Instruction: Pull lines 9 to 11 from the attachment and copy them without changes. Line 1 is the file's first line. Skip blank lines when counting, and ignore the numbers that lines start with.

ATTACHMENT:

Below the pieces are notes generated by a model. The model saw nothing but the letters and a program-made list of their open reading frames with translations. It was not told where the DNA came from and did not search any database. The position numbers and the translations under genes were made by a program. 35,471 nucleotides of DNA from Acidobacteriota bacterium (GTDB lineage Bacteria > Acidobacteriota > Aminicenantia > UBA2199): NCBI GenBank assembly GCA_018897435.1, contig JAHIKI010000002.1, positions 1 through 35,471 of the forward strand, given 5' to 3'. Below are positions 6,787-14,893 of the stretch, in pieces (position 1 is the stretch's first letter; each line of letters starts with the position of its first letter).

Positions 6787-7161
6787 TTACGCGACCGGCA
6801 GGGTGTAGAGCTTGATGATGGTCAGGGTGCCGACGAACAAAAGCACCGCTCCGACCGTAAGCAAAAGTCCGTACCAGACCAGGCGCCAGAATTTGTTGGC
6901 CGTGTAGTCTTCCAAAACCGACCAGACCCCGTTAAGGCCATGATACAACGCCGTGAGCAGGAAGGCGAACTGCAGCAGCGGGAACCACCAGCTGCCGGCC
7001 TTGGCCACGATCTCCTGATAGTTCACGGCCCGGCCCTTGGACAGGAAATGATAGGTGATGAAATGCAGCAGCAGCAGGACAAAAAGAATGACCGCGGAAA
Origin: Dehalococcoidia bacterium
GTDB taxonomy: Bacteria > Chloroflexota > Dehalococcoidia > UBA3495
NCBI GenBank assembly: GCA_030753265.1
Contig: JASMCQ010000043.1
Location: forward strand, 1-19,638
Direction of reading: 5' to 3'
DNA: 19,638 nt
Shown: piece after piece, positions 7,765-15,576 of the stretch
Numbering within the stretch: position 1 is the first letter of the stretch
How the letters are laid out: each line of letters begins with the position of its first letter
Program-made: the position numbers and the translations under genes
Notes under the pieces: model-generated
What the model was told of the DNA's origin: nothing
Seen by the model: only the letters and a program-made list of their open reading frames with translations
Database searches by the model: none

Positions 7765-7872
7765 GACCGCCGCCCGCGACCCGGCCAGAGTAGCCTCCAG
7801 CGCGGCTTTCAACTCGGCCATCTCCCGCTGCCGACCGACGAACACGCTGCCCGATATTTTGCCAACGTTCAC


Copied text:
NCBI GenBank assembly: GCA_030753265.1
Contig: JASMCQ010000043.1
Location: forward strand, 1-19,638